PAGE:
Operagoers got a flashback to 1998 at the Metropolitan Opera last Thursday. It was the beginning of the second act of the Met’s new production of Offenbach’s Les Contes d’Hoffmann, directed by Bartlett Sher. The curtain rose on an almost bare stage. Against a background of rich, dark blue, a white panel slowly began to descend from the flies.
That white-on-blue image will be instantly familiar to anyone who saw Robert Wilson’s minimalist Met Lohengrin a decade ago. During the Hoffmann, though, the visual echo served only as a reminder of the Wilson production’s focus and coherence, which Mr. Sher’s work sorely lacks. His Hoffmann is muddled and meandering, a jumble of half-baked ideas that feature prominently in his program note but are strangely absent onstage.
Mr. Sher’s production started with Offenbach’s biography. The composer’s father was a cantor; Offenbach himself converted to Catholicism in 1844, a decade after moving from his native Germany to Paris, where he became the fantastically popular creator of almost 100 operettas, the comic musicals that were the hit of France during the Second Empire. Les Contes d’Hoffmann, which inserts the real-life German writer E.T.A. Hoffmann into Hoffmann’s own stories of ill-fated love, was his final work, and his first to aspire to serious “grand opera” status.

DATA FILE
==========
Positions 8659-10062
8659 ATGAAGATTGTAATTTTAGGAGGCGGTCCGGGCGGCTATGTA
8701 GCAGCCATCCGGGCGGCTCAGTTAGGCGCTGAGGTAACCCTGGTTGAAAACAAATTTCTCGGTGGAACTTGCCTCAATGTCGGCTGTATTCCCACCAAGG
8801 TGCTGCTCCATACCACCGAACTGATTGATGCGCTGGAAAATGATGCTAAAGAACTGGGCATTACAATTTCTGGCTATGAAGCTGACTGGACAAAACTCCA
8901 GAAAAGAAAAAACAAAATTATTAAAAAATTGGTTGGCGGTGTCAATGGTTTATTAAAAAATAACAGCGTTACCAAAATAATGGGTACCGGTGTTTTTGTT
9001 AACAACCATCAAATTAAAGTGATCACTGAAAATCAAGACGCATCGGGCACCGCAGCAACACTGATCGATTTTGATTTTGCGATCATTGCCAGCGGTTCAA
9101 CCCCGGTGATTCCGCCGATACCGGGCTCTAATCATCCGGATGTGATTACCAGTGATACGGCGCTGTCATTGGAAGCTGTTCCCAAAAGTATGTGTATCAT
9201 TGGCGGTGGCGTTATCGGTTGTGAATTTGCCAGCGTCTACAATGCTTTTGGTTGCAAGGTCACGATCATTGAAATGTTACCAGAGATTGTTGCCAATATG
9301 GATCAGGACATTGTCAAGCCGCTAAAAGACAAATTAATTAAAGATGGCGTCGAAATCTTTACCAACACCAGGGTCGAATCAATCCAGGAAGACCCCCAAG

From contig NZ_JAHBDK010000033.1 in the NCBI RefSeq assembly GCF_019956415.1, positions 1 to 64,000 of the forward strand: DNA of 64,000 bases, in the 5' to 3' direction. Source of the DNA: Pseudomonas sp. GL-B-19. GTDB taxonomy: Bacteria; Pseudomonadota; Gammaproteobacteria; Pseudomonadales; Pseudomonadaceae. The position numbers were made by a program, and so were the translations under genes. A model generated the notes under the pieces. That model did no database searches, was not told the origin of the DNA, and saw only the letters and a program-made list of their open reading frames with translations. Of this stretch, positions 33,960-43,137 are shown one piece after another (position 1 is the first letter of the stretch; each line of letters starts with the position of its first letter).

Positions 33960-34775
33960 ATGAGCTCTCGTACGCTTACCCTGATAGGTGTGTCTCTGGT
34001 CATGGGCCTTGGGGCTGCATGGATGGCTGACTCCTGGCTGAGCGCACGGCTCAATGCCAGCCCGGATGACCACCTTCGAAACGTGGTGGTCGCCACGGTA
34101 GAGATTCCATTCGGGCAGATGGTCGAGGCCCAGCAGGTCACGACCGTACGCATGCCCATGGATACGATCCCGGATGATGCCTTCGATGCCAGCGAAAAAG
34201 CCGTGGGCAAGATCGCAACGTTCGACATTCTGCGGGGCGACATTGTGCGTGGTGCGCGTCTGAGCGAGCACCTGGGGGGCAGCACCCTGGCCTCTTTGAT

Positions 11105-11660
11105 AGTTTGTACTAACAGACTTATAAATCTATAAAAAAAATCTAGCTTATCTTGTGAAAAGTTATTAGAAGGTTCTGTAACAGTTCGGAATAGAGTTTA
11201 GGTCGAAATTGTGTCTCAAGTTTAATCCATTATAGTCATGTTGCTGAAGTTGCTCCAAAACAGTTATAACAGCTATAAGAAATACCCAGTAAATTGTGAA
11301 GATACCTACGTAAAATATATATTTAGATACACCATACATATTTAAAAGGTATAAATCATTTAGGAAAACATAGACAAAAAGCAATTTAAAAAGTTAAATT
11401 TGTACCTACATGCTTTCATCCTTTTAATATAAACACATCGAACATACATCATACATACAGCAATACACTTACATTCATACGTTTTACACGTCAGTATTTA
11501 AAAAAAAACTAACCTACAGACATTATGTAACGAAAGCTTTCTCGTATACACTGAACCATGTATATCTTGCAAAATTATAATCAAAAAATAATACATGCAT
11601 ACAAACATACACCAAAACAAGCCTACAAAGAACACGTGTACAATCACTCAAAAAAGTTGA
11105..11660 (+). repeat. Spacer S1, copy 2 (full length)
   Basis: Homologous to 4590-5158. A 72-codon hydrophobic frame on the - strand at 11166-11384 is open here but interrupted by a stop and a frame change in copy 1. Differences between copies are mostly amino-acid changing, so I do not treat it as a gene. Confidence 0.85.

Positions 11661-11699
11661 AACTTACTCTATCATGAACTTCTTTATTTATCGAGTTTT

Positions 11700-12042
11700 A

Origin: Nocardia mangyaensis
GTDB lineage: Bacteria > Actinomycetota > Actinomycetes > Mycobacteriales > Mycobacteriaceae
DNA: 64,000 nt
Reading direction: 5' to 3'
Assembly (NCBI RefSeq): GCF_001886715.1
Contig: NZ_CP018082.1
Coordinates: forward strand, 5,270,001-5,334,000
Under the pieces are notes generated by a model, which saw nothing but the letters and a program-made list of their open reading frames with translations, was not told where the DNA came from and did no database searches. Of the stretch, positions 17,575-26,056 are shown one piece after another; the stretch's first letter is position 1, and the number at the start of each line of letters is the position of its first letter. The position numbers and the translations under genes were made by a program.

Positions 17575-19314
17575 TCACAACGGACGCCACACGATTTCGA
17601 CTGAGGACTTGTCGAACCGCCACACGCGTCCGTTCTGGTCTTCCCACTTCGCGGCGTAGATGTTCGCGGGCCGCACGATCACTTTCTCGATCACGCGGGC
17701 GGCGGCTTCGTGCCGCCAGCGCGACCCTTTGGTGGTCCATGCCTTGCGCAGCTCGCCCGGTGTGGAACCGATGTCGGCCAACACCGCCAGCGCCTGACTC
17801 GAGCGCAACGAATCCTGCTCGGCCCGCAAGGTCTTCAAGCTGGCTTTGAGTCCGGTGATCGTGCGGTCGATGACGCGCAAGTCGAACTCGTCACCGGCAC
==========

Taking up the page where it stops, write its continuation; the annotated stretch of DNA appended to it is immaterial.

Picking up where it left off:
Mr. Sher views the composer as an archetypal outsider: a Jew who wanted to be accepted as a Gentile, and a composer of light, frothy operettas who wanted to be a accepted as a “serious” artist. Hoffmann the character, unsatisfied by love, is for Mr. Sher a reflection of Offenbach, who was unsatisfied in religion and art. There could be quibbles about the judgment that Offenbach thought of himself as a religious outsider—he was the object of some venomous press after the 1871 Paris Commune, but this seems due more to anti-German than anti-Jew sentiment—but his sense of himself as having been successful only in a “lesser” genre like operetta feels right.
But other things feel wrong. According to Mr. Sher’s program note, “for both men”—Hoffmann and Offenbach—”questions of identity, sexual obsession, and longing for acceptance all swirl within the dreamlike landscape of these fantastic stories.” Wait a second: What are Hoffmann’s “questions of identity”? What is Offenbach’s “sexual obsession”? (He was happily married.) This total conflation of composer and subject is misleading, and it’s at the heart of the production.
And the director doesn’t stop with the ties between Offenbach and Hoffman. He connects the thematic dots, as if it were logically inevitable, to Kafka, who—wait for it—was also a Jew! This is indeed true, but Mr. Sher could just have easily have chosen Norman Podhoretz. Kafka, according to Mr. Sher, is a better fit, because he was not only a Jew, but was also “at the forefront of an explosion of writers, painters, and composers seeking to reinvent how we think of narrative or of a canvas, or even the way we hear music.” It’s unclear to what and whom he’s referring, but apparently part of that explosion was Fellini, who was not only interested in “non-linear” art but was—like Hoffmann and, apparently, Offenbach—”obsessed with women.” (There’s no mention here of Kafka, who was by far the most sexually obsessive of all these men.)